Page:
Cast & Crew
D. Ross Lederman
After serving a six-year prison term, Mitch Carew, a cold-blooded murderer, returns to the town of Arroyo, thirsting for revenge on storekeeper Dan Woodworth and ex-marshal Wild Bill Hickok, the two men who put him in prison. At the Woodworth General Store, Mitch accuses Dan of framing him and then goads him into drawing his gun. No match for Mitch's skill with a pistol, the kindly old storekeeper is gunned down. Meanwhile, on the road to Arroyo, Bill sees a mob about to lynch a man for stealing cattle and goes to investigate. Discovering that the man about to be hung is his old friend cowboy Larry Armstrong, Bill insists that Larry be given a fair trial and takes him into custody. After riding a safe distance from the lynch mob, Bill tells Larry that he has come to Arroyo to stake out a homestead and invites his friend to join him. When Larry, embittered by the low wages being paid by the ranchers, refuses Bill's offer and advocates living outside the law instead, Bill becomes alarmed and insists that Larry accompany him to town. In Arroyo, meanwhile, Mitch has begun to organize a gang and instructs Stringer, one of his thugs, to acquire the Woodworth General Store as a front. Stringer is in the process of coercing Dan's widow into selling the store when his transaction is interrupted by Bill, who takes Stringer's money and sells him merchandise instead. After Bill shoves Stringer out the door, Mrs. Woodworth offers Bill and Larry a room and introduces them to Ann, her Eastern-bred niece. Charmed, Bill begins to court Ann, but she scoffs at his adherence to what she sees as the outmoded code of the West. When Bill discovers that Larry is planning to join Mitch's gang, Bill warns Mitch to leave Larry alone. Despite Bill's efforts, Larry joins the gang, and when Bill learns that his friend was involved in the robbery of the stage, he rides out after him. Mitch and the others hear that Bill is riding toward their camp, and hide in the rocks, while Larry waits for his friend at the campfire. Bill questions Larry about the robbery, but when Larry refuses to respond, Bill turns to leave. As he walks away, Stringer shoots at him, and Bill swings around and fires, hitting Larry. Realizing that he has shot his friend, Bill puts the wounded Larry on his horse and takes him to town. Although Larry forgives Bill with his dying breath, Bill blames himself for his friend's death and vows revenge on Mitch. Later, when Ann denounces Bill's sentiments, he offers to give up his guns if she will marry him. Meanwhile, at the gang's hideout, Mitch decides the time has come to kill Bill and rides into town. When Bill learns that Mitch is waiting for him, he straps on his guns and informs Ann that he must face down the outlaw to preserve his honor. In the saloon, an edgy Mitch waits for Bill, and accidentally wounds Cannonball, Bill's friend. Mitch then takes to the street in search of Bill, and when the two men come face to face, Bill shoots and kills the outlaw. Realizing that he will never be able to foresake the code of the West, Bill bids farewell to Ann and rides out of town.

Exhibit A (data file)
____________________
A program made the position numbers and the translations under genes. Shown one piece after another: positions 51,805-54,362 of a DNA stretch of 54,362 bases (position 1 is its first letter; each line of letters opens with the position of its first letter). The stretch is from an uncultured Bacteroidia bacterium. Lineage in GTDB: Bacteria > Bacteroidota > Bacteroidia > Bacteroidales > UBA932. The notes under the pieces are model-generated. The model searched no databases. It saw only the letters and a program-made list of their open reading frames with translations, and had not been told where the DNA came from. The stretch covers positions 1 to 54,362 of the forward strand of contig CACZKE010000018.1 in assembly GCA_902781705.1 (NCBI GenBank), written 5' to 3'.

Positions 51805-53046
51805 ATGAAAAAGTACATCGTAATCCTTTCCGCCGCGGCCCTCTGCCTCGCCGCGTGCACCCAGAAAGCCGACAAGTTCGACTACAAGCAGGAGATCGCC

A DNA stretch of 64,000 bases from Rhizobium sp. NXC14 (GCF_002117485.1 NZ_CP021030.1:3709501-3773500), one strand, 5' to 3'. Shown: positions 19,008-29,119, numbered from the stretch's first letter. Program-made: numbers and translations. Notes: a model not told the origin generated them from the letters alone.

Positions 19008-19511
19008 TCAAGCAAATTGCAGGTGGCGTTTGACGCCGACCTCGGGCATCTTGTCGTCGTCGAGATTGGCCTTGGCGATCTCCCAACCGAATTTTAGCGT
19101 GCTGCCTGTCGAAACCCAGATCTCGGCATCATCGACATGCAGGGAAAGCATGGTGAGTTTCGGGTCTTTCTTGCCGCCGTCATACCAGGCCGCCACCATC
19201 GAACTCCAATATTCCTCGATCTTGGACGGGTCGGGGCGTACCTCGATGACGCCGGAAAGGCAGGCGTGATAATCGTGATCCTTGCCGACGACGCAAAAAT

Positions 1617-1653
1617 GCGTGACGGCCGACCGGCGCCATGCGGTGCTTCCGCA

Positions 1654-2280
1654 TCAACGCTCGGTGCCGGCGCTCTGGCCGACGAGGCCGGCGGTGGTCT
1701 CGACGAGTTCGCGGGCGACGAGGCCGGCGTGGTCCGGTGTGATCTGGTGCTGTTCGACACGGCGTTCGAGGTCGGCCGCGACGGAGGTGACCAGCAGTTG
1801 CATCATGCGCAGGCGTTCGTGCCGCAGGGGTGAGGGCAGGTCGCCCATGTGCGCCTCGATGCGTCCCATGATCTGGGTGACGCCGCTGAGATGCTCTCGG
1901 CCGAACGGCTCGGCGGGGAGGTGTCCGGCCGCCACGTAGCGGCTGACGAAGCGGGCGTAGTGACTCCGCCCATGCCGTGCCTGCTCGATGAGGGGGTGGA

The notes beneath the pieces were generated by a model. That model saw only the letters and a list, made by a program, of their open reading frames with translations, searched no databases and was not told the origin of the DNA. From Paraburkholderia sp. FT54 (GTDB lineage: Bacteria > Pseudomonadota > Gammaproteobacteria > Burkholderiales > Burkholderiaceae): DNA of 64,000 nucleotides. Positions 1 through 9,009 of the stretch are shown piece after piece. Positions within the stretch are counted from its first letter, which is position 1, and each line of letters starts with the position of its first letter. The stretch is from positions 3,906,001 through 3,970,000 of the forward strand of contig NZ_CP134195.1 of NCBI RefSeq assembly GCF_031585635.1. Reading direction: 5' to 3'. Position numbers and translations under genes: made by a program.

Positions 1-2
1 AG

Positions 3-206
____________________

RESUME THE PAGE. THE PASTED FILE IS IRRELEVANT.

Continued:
D. Ross Lederman
Following the opening title card, which lists the first three cast members of the film, credits on the viewed print were for a different picture. All other credits listed above were obtained from copyright and other contemporary sources. Credits on the viewed print May have been for the 1941 Columbia film The Return of Daniel Boone (see below). Although the Variety review lists LeRoy Mason's character as "Stanley" and Luana Walters' as "Alice," in the film they are called "Stringer" and "Ann" respectively. This picture was inspired by the real-life western folk hero Wild Bill Hickok (1837-1876), an Indian scout and lawman whose exploits made him famous throughout the West. He was shot dead while playing poker in Deadwood, South Dakota, holding a hand of aces and eights. The series does not accurately represent the historical facts of Hickok's life, however. For additional information about Hickok, please see the entry below for Wild Bill Hickok Rides.
Bill Elliott first appeared as "Wild Bill Hickok" in the 1938 Columbia serial The Great Adventures of Wild Bill Hickok, from which he adopted the sobriquet Wild Bill. In 1940, the studio decided to launch a series starring Elliott as "Wild Bill Hickok." The 1940 film Prairie Schooners (see AFI Catalog of Feature Films, 1931-40; F3.3522) inaugurated the series, which consisted of eight films and ended with the 1942 picture Prairie Gunsmoke (see below). All entries starred Elliott as Wild Bill Hickok and were produced by Leon Barhsa. In the first films, Dub Taylor played Bill's sidekick "Cannonball." Taylor was replaced by Frank Mitchell as Cannonball in the 1942 films Prairie Gunsmoke and The Devil's Trail. In the 1941 film King of Dodge City, Tex Ritter joined the ensemble. For additional information on the series, please consult the Series Index. Modern sources add Tex Cooper to the cast.